Tag Archives: CNC machine

Dimmer Not Dumber II: Servo-controlled light fader

Introducing the “Dimmer Not Dumber” II

A novel approach to fading line voltage lights!

This video shows me triggering the unit and then at the end, applying a reset signal. The unit is programmed to climb slowly to preset light levels upon repetitive triggering (10%, 20%, 30%, 40% and 100%). The reset signal applied at the end [44s] slowly fades down the light intensity to fully OFF.

A client wanted me to control the brightness of two sets of residential 110v pot lights. The only experience I have in controlling line-powered equipment is through using relays and opto-isolated solid state switches. However, these just provide simple ON/OFF control; and dimming lights is a whole different ball of wax! Plus, I did NOT want to mess with mains voltages!  There are devices on the market to do this but they are a) expensive, b) require electronics connected to the 110v load side and c) require real-time software to control (see discussion below). I wanted a simpler solution that used off-the-shelf residential electrical components, used simple electronics and gave me complete electrical isolation.

So, I came up with the “Dimmer Not Dumber” light fader design.

In this design, a servo motor is connected to the shaft of an unmodified residential light dimmer (Levitron, I believe) via a simple gear pair. This dimmer has a control shaft that rotates about 320 degrees to fade between full OFF to full ON. In addition, pushing the switch knob turns the whole unit ON and OFF.

As servo articulation is typically a maximum of 180 degrees, a 2:1 gear pair means that the full range of the servo translates into a complete rotation of the dimmer shaft. Control of the servo position therefore allows full control of the intensity of the light, so now all I have to do is connect the servo to a micro-controller and voila!  Full control of the light intensity and complete electrical isolation!

The Dimmer Not Dumber II version now includes an Arduino Nano, input conditioning for 5 – 24V triggers and a 5V buck converter. An 8-tooth gear attaches to the electrical fader’s control shaft and tightened with a small set screw, while the larger 16 tooth gear attaches to the servo using a plastic servo horn.  All electrical components are located within pockets in the base attachment plate while the upper plate holds the servo and has holes to access the pair of 3-pin servo connections and the 4-pin screw terminal block for external connections.

The body of the unit is made in two parts: a 12mm HDPE base attachment plate and a 6mm HDPE upper plate servo mount. The base and upper plates are attached using 3 3mm Allen-head bolts. The electrical fader mounts inside an electrical box as normal, and the Dimmer Not Dumber II unit bolts to the dimmer using the normal screw holes used for fascia plates.

Dimmer Not Dumber II: showing top face with the two servo pins and the external connection screw terminals.

Dimmer Not Dumber II: closeup of the two servo connector pins and the screw terminals for 9-12V, Ground, Trigger and Reset connections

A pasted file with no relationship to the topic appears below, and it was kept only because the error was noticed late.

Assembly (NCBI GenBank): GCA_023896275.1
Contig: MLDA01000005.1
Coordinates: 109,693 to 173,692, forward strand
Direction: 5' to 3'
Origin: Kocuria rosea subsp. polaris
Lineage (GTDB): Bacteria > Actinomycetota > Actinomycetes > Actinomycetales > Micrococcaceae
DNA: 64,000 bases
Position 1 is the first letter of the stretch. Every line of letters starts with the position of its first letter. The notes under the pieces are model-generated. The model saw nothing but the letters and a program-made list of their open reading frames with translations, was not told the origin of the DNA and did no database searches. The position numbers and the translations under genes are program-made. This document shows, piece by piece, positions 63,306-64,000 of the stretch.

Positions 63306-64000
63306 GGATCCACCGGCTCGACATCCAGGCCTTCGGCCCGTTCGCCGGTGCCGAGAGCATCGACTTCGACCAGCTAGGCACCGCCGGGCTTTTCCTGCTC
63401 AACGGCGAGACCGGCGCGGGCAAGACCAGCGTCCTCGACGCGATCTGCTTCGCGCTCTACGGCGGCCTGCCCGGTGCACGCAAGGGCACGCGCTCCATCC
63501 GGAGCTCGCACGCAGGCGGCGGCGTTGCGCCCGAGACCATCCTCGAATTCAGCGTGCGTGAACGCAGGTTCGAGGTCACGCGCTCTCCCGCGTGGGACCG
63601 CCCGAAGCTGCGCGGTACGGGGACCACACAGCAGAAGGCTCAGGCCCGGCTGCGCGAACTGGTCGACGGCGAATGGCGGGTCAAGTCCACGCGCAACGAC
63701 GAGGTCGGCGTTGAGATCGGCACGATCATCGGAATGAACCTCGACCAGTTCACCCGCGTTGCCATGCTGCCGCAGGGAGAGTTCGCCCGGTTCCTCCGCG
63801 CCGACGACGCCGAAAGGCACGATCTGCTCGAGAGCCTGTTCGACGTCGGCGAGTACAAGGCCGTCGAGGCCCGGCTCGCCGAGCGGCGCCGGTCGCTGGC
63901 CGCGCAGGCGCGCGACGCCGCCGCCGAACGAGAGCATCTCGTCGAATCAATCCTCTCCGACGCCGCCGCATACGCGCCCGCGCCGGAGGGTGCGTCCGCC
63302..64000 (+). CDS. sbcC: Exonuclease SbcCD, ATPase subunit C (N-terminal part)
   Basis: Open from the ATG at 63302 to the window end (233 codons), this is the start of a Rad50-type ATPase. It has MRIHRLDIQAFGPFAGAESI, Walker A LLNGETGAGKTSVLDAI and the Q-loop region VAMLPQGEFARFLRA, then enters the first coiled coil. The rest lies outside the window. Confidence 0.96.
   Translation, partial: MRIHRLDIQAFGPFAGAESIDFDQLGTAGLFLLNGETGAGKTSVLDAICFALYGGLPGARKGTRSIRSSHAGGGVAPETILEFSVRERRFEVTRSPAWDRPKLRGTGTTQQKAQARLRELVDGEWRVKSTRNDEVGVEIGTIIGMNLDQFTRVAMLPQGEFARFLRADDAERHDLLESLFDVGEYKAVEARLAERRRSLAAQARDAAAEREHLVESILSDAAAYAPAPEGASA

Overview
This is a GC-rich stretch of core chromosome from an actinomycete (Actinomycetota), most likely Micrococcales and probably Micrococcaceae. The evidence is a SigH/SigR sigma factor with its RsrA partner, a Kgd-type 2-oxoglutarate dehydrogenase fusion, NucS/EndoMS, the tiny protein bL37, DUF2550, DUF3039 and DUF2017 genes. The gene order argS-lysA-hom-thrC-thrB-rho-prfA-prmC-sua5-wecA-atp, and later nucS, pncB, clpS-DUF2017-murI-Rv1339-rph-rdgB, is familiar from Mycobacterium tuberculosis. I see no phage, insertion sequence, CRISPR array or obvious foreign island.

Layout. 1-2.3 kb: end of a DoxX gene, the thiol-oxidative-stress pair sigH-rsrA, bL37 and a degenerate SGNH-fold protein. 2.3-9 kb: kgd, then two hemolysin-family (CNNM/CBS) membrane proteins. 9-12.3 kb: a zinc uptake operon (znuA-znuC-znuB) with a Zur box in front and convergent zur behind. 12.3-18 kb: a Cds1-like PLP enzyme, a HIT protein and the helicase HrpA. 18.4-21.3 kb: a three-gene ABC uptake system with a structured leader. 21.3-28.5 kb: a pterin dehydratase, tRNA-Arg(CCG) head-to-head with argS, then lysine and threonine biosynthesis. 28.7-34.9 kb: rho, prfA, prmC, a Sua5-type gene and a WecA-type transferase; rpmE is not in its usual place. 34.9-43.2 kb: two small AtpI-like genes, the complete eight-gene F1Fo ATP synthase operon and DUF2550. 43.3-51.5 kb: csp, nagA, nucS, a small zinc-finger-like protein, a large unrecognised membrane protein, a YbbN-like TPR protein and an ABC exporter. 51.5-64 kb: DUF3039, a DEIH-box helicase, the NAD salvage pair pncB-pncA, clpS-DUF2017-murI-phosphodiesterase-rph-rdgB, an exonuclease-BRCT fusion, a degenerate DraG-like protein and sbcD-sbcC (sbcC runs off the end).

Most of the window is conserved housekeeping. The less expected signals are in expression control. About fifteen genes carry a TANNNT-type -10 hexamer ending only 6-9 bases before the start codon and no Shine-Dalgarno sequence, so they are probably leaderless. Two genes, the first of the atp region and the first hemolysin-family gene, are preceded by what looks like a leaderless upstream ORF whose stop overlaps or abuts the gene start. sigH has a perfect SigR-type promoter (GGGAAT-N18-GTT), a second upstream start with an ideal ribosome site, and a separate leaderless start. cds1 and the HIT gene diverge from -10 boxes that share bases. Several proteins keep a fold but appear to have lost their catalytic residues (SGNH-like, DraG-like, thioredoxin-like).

“Dimmer Not Dumber” works like a charm, both in the light and the dark!

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CORONA TOUCH: Touch activated light display

Introducing the “CORONA TOUCH” interactive light display.

Based on ongoing developments for the elderly and/or people with cognitive challenges, CORONA TOUCH is a touch-activated light machine that creates a wide range of beautifully animated and soothing light patterns that emanate from its core.

Corona Touch

Corona Touch

Here are a few movies (care of Shirley Lee) of the CORONA TOUCH in operation

  1. CoronaTouch-v07
  2. CoronaTouch-v03
  3. CoronaTouch-v04
  4. CoronaTouch-v06
  5. CoronaTouch-v12
  6. CoronaTouch-v09
  7. CoronaTouch-v10
  8. CoronaTouch-v11

According to Wikipedia, “A corona (Latin, ‘crown’) is an aura of plasma that surrounds the sun and other stars… ” noting that “… the high temperature of the Sun’s corona gives it unusual spectral features”.  This is fitting for this little machine, as everyone who has played with CORONA TOUCH has been enthralled and attracted by its vivid colours and animated patterns.

Corona Touch

Corona Touch: the touch-activated light pattern machine

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Elemental Clock

Simply put, the Elemental Clock uses three fundamental shapes – the square, triangle and circle – to display the current time in hours, minutes and seconds.

Elemental Clock

Elemental Clock: measuring 50cm x 16cm, displaying hours (square), minutes (triangle) and seconds (circle)

The design breaks apart the displayed elements of the common clock face, and repackages the “hands” into separate, distinct, and yet connected, representations of the measurement of time.

Elemental Clock

Elemental Clock:  under the watchful eye of the seconds circle, minutes traverse the three sides of the triangle, while the hours advance as each facet of the triangle is illuminated.

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Sands Of Time

Introducing my latest work-in-progress: The Sands of Time